Tuesday, June 28, 2016

Saying Goodbye to Neil

Warren Sparrow reports that Neil Jones' memorial service was attended by his many friends and collegues.  He said our class was represented by Jerry and Pat Gaudet, Obie Oakley, Robert Dodge and Bonson Hobson. 
Obie, Robert and Warren all offerred tributes.
This is Warren's tribute: 

First Presbyterian Church, Wadesboro, North Carolina

"Even though we are heartbroken about Neil’s death, today in this
First Presbyterian Church of Wadesboro

place at this time it is our duty to celebrate his life and to say the things Neil did to enrich our lives. I am humbled and grateful to be a part of this event.

Perhaps a brief introduction will be helpful.  Like Neil, I was born in Charlotte and graduated from Central High School in 1954. In my high
school annual he wrote, “To a better man than I.” That was not true in1954 and it is certainly not true 62 years later. But, it made me feel good.

Neil had a way of doing that. In support of my notion of Neil’s special talent, I would like to read a note from one of his classmates who lives in Atglen, a town of one thousand people in the hills of southeastern Pennsylvania.

Dear Holly,

I am thinking about all of you today with much gratitude that I was blessed to know and love your Dad. Your Dad taught me two songs one night sitting in the car in front of my house and I will be singing them all day. Wish so much I could be there, but know I am with you in thought and spirit.

The world has lost some of its luster and I will
forever miss him.


Betsy Villas White

Here is another example of Neil’s knowing what to say and when to say it. What I am about to read is a portion of a note dated May 18, 2016, from one of Neil’s classmates to Holly.

O golly, my dear friend Neil. I was running for something,in high school—student council? Class president? In those days girls ran for secretary or treasurer (probably could have been elected), but we’d had one girl, one time, the year before—Penny
Smith. Maybe it was too soon. Dunno.

Was there a runoff? Already a surprise. But I did lose. To Max Evans, as I recall. And it was Neil who came and found me where I’d holed up to wait the vote count—he may have stashed me there. “Let’s go walk a minute,” he said. And we walked into a quiet place, a stairwell, dunno, and he put his arm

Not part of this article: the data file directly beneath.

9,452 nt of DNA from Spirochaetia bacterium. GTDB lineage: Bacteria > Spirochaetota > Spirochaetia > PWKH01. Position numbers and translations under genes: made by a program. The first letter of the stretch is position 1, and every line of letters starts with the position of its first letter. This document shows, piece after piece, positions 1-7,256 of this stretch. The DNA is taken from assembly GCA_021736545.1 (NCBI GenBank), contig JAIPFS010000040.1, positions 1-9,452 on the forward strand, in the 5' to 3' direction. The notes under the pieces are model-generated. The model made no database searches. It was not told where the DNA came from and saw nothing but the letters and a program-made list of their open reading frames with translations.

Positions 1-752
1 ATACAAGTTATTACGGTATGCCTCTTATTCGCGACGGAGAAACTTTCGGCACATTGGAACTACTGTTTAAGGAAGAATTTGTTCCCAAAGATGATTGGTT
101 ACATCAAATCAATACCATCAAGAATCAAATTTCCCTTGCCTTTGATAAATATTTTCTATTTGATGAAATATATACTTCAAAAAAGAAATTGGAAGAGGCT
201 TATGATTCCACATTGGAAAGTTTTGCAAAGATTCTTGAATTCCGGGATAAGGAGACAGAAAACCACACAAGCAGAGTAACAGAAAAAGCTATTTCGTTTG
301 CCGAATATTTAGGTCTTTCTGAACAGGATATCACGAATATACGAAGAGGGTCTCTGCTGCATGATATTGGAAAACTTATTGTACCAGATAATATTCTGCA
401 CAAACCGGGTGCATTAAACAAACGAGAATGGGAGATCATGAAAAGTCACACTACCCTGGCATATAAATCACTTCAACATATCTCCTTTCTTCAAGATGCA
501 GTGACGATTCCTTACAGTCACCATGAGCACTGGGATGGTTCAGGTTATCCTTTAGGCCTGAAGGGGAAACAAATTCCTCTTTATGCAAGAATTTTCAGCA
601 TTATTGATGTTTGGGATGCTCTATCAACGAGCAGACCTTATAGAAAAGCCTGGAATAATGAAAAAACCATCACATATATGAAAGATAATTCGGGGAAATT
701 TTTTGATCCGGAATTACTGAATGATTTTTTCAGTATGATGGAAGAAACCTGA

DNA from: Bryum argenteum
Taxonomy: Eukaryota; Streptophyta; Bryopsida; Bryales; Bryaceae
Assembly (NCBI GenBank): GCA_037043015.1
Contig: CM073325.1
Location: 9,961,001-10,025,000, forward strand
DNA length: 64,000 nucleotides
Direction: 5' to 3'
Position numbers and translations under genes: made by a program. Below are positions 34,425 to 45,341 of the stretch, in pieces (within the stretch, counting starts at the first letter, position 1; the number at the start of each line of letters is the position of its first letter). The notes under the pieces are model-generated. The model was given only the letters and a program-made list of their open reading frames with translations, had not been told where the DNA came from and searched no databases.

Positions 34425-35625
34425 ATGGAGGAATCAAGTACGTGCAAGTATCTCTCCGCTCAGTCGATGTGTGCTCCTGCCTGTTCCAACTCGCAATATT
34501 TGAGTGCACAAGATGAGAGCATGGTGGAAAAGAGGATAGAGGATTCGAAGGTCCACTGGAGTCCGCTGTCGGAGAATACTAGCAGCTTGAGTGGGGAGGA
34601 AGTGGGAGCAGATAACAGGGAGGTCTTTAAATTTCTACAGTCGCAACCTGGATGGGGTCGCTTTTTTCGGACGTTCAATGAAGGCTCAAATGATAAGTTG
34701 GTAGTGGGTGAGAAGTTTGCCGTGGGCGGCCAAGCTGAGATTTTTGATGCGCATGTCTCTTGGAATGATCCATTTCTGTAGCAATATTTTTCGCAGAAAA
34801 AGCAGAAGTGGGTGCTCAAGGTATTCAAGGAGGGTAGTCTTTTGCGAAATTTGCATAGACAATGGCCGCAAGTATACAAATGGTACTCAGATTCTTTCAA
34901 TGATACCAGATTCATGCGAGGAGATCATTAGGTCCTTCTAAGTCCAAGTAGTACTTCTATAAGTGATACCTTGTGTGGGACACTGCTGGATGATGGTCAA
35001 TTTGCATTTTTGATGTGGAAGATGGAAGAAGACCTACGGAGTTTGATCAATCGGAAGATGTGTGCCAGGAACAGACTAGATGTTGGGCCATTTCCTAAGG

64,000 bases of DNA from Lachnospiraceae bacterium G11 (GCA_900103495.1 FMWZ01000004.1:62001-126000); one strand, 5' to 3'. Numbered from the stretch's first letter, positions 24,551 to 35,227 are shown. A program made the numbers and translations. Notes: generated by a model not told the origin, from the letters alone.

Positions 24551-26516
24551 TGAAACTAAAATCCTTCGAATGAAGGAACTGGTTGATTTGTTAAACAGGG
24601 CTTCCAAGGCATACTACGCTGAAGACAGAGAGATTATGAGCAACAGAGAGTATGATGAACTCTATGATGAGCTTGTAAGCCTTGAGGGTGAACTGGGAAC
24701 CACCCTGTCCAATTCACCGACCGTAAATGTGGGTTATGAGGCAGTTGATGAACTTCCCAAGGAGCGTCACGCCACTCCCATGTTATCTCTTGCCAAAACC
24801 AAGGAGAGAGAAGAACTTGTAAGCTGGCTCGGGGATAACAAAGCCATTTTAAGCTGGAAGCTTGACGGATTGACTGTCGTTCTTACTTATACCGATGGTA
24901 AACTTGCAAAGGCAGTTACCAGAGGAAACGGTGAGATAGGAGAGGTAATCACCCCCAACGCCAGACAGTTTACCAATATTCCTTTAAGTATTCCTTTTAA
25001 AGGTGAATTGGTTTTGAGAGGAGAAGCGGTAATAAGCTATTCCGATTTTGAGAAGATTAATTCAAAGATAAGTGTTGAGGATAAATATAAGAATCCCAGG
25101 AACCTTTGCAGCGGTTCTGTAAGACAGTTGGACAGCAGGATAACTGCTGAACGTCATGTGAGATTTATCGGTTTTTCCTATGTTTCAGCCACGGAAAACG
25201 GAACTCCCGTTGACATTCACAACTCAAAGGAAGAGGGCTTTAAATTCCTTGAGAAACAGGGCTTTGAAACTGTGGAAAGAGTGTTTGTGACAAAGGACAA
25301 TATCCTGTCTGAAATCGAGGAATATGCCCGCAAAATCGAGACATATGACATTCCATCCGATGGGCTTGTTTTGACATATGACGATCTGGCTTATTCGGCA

across my shoulders and told me I’d lost. Only Neil would know what to do and how to do it.

You are blessed in your heritage, Holly—you have one hell of a father.

Diana Carpenter White

Diana is valedictorian of the Central High School Class of 1954. She lives in DeKalb County, Georgia, where in 1999 she was named DeKalb County Teacher of the Year.

Those two stories are good examples of Neil’s way of giving a lift to those who needed one. My interactions with Neil were similar in the sense that he knew when I needed help and he was quick to provide it.

In 1955 after we had completed one year of college—Neil at Duke and I at N.C. State—Neil learned that I was transferring to Duke for the 1955 fall semester. Somehow Neil arranged for me to be his roommate in the Beta Theta Pi fraternity housing section. This was a big risk for Neil but one he obviously was willing to take.

When September came, I moved into Neil’s third-floor room in the Beta section beneath the Duke Clock Tower. During the following nine months Neil went out of his way to see that I was welcomed by his fraternity brothers in a way that would have been impossible for me to do on my own.

He was the driving force behind my being invited to join the fraternity. In a word, Neil went to bat for me. He convinced a fraternity packed with skeptical Yankees that I would be an asset to the group.

The rest is kind of history. I joined the fraternity, learned to appreciate Yankees and six years later I met and married a Yankee whose father taught Billy Graham at Wheaton College.

It was cold and bright on the morning of my wedding. It was 7 degrees in Manchester, New Hampshire. The ground was covered with snow. “The Civil War is over,” I said to myself. Had it not been for Neil Jones, my marriage to a Yankee would not have happened. By the way, it lasted more than 54 years.

Today I thank Neil for making me see things through a different lens.Today I thank Neil for making me see a life beyond what had been comfortable. And, today I thank Neil for making me see the importance of building up others.

Finally, like Betsy, I learned a song from Neil. The tune is not
important. It is these words that stick with me:

     Marching along in Beta Theta Pi,
     Marching along, we’ll rend the air with song.
     Strong in the might of our bond fraternal,
     Friend of the right and the foe of the wrong.

Today in this place and at this time let us remember to “march along” with Neil.

Let us remember to “rend the air with song.”

Let us remember to be “strong.”

Let us remember to be the “friend of the right and the foe of the wrong.”

Let us remember to celebrate the life of Neil Jones, the man Diana says “knew what to do and how to do it.” He certainly did in my case and in yours, too. How lucky we are to have Neil in our lives.

Thank you.


Monday, June 27, 2016

Getting Serious for Once...

What the Hell are these trucks doing rolling down I-81 near Lexington, VA?

These photos were taken on Friday and posted on the Drudge Report this morning.

They are “Tactical Vehicles, with bullet proof glass. What ever could those be for, and why are UN vehicles here, in THIS country?!” Fernando Johnson questioned, while Vincent Sammons noted, “They are sealed against gas too.”